Bemba 'tainted evidence' row flares into open at ICC

2018-07-05 14:29
 Former Congolese vice-president Jean-Pierre Bemba (File, AFP)

Former Congolese vice-president Jean-Pierre Bemba (File, AFP)

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A bitter dispute at the world's only permanent war crimes court over Congolese politician Jean-Pierre Bemba flared back into the open on Wednesday, as prosecutors alleged his surprise acquittal was based on tainted evidence.

Earlier this month, a starkly divided five-judge bench of the International Criminal Court overturned Bemba's 2016 conviction and 18-year jail term imposed for five counts of war crimes and crimes against humanity.

But prosecutor Kweku Vanderpuye told judges in a separate corruption and bribery case involving Bemba and his cohorts that "you can't underestimate the degree of corrosion that was in the record before the appeals court".

"At the end of the day, the appeal achieved the very objective of the common criminal plan in which these defendants participated, which was Bemba's acquittal."

Wednesday's hearing was called after the appeals court in the corruption case ordered judges to re-determine the sentence imposed on Bemba, 55, and two others.

The appeals court confirmed in March that they were guilty of bribing, corrupting and coaching 14 defence witnesses in his main trial.

But the appeals judges ruled the original sentences imposed for corruption of between two-and-a half years and six months were too low and sent the case back to the lower court for re-sentencing.

Vanderpuye called for a maximum five years to be imposed on Bemba, his lawyer Aime Kilolo and his legal case manager Jean-Jacques Mangenda.

"Anything other than this in our view is patently untenable. Rather than stem impunity it would only promote it," he argued.

'No justice for victims'

Neither Bemba, once a rebel leader who became vice president of the vast central African country, nor his co-accused were present in the court on Wednesday.

After his June 8 acquittal in the main war crimes case, Bemba was provisionally freed by the ICC pending sentencing in the corruption case and has returned to Belgium where he was arrested in 2008 and handed over to the ICC.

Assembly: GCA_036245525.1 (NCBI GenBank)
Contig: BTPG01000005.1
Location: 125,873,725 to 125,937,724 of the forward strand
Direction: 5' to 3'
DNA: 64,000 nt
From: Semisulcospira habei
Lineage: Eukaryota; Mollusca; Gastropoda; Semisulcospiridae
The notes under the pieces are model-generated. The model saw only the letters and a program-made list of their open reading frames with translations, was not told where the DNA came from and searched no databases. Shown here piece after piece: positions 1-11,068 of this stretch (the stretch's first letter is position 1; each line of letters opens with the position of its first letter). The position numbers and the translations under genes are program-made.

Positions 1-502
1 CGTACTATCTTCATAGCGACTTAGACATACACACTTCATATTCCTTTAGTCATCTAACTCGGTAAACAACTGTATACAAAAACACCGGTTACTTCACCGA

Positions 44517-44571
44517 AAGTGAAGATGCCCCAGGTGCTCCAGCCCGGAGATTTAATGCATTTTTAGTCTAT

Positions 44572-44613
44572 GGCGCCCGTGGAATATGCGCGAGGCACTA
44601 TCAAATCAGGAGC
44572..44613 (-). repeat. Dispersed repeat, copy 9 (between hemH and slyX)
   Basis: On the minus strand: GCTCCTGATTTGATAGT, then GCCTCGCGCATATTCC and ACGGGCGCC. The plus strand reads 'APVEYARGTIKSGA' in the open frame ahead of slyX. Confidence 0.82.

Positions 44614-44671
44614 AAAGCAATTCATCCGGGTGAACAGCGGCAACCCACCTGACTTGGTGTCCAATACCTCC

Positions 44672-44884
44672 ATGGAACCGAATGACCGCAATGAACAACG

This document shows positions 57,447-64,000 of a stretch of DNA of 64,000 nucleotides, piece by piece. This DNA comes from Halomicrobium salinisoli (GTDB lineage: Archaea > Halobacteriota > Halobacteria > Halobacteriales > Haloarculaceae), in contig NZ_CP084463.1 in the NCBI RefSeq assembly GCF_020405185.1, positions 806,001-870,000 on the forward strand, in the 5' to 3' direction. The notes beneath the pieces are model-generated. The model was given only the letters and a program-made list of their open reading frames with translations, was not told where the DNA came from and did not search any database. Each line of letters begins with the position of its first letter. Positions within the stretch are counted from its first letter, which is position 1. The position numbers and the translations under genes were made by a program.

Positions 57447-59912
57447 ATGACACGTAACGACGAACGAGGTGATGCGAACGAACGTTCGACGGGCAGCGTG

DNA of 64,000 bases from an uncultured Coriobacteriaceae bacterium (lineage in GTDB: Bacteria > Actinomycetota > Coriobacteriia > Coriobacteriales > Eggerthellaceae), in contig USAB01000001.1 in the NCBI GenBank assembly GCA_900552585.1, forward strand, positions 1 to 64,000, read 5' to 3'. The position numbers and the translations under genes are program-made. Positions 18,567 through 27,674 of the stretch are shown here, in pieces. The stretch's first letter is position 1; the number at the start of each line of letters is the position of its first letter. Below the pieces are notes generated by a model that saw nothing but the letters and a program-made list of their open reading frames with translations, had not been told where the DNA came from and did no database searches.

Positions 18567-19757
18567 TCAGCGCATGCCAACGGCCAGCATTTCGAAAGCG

The ICC opened its doors in 2002 as a court of last resort which seeks to bring to justice those behind the world's worst atrocities where domestic tribunals cannot or will not act.

In the court's toughest sentence to date, Bemba had initially been found guilty by the judges of the atrocities committed by his private army, the Congolese Liberation Movement, under his command.

They committed a series of rapes, murders and pillaging after being sent into neighbouring Central African Republic to put down a coup from 2002-03.

Turning to the some 5 000 victims, Vanderpuye said they had sought justice at the ICC. "They didn't get it."

The sentencing in the corruption case was "a reprieve for this court, and an opportunity for the chamber to set things right, once and for all."

But defence lawyers angrily accused the prosecution of playing "to the peanut gallery" by raising its disagreements over Bemba's acquittal at the hearing.

Acquittal is 'final'

The prosecution had no "authority to revisit factual findings issued by the appeals chamber," said Bemba's lawyer Melinda Taylor, insisting the June 8 verdict was final.

"The prosecution has appointed itself judge, jury and executioner of the main case acquittal, and that's not how this court works," she added.

Such moves "undermine the authority of the court, and it undermines the public perception of Mr Bemba's innocence."

The judges are expected to conclude the one-day hearing and then consider their sentence in private to be issued in the coming months.

Chief prosecutor Fatou Bensouda had reacted angrily to Bemba's acquittal, saying the appeals judges based their decisions on "uncertain and untested standards" in concluding he could not be held to account for the crimes committed by his troops.

It earned her a public rap from the court's president judge Chile Eboe-Osuji, who insisted: "When judges acquit or convict, it is because those core principles direct them to do so."

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